In order to implement promising business models in the banking sector, FinTechs such as N26 and other newcomers that want to offer banking products generally require a banking license. However, very few FinTech start-ups can afford their own banking license, mainly due to time constraints. As has already been mentioned, receiving this license from BaFin is a lengthy process that demands a great deal of patience.

FinTechs that want to go to market with a new app or a new online service usually pursue short-term goals. They develop a product that is not yet perfect, but that has the necessary market maturity to succeed. They aim for a speedy product launch, which means there is a lack of time, resources and know-how for a complex licensing process, the outcome of which is uncertain.

FinTechs require licenses to implement new business models, which they can use via License as a Service (LaaS) models. Click To Tweet

This is where white label banking and License as a Service models (LaaS) come into play. The white label principle is a proven concept in many areas. Specialised providers who develop special software, for example, make this available to other providers for marketing under their own brand name. Both sides reap the benefits of economies of scale:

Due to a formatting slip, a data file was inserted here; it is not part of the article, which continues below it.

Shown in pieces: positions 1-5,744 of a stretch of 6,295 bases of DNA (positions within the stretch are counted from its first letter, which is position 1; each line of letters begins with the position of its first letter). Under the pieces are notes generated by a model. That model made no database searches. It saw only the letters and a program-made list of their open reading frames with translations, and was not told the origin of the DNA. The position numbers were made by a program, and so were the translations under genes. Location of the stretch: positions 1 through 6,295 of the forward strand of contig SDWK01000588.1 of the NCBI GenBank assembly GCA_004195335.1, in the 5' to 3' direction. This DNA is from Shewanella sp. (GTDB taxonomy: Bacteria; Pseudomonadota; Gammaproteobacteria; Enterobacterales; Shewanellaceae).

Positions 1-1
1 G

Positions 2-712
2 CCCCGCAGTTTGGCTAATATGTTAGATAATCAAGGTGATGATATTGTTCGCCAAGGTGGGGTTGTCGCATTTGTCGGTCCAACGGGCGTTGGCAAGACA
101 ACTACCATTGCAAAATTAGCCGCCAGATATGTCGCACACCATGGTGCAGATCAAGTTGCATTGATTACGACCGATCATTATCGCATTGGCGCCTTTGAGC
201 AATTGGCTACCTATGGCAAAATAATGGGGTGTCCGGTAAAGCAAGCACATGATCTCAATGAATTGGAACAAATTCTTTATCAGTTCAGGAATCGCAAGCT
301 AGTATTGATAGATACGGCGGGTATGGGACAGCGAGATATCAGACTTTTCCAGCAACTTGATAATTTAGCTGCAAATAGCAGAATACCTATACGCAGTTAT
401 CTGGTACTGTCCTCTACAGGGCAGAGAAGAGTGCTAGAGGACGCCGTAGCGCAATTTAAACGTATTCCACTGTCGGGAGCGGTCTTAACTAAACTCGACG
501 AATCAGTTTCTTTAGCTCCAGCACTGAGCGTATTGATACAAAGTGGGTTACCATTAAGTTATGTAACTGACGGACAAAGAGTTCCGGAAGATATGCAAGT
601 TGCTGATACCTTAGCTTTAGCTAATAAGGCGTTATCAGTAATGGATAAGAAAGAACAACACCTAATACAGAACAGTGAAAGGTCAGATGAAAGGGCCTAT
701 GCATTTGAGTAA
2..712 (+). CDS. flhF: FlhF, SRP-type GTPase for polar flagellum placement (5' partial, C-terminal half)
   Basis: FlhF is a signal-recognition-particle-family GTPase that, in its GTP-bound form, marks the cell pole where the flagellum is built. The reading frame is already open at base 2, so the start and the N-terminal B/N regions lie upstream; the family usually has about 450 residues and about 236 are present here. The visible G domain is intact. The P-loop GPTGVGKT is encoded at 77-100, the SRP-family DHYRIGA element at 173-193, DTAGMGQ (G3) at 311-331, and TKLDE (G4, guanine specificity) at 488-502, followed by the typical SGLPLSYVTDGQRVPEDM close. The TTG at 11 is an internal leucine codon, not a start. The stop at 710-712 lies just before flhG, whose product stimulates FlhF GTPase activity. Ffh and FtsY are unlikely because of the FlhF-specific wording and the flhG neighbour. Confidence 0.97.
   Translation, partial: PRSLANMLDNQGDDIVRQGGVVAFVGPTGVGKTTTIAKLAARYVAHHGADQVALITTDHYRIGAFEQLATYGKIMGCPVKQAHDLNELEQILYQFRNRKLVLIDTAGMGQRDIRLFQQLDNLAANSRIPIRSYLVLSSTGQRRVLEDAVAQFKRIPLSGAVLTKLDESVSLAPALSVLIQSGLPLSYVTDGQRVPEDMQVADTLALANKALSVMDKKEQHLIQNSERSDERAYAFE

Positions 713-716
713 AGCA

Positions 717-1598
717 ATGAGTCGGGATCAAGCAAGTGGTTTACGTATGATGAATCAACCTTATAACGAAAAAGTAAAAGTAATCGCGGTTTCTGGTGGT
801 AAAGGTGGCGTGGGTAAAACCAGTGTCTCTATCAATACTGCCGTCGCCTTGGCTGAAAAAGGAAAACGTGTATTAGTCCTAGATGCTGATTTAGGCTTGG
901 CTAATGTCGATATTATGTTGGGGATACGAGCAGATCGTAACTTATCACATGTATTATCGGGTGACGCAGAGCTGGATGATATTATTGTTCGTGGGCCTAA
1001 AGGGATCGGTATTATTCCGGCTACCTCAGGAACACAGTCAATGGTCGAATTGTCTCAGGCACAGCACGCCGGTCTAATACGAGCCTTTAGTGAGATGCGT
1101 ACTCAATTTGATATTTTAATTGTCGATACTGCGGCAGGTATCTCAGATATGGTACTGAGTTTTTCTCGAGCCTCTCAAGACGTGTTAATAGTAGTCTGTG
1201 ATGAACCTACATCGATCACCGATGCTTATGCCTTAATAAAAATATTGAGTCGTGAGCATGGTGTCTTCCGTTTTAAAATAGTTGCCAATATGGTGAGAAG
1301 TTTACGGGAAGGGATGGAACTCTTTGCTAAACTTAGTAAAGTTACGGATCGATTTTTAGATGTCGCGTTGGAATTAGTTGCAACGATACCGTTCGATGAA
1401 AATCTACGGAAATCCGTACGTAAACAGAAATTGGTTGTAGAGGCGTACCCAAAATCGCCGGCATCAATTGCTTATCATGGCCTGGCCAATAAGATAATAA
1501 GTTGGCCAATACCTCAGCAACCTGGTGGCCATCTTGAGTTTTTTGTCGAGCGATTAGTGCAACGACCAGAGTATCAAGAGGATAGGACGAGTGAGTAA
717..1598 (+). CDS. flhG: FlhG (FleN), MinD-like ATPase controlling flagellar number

• The actual developer of the original product exploits new sales potential and can partially compensate development and operating costs.
  • The marketer can concentrate on their core business and save themselves capital-binding investments in developing a product. They can then use this to pay a user fee and thus avoid large start-up costs and time delays.

The same idea is behind white label banking and LaaS models. Providers such as solarisBank and Wirecard have their own banking license and support their customers with banking know-how, operational management and technical infrastructure.

Was ist White-Label-Banking

The provider solarisBank (disclaimer: solarisBank is a FinTecSystems customer), which specialises entirely in white label banking, ventured onto the market for the first time in 2016 – an exciting business model from the perspective of financial investors. The Berlin-based start-up has a total funding amount of more than 95 million euros.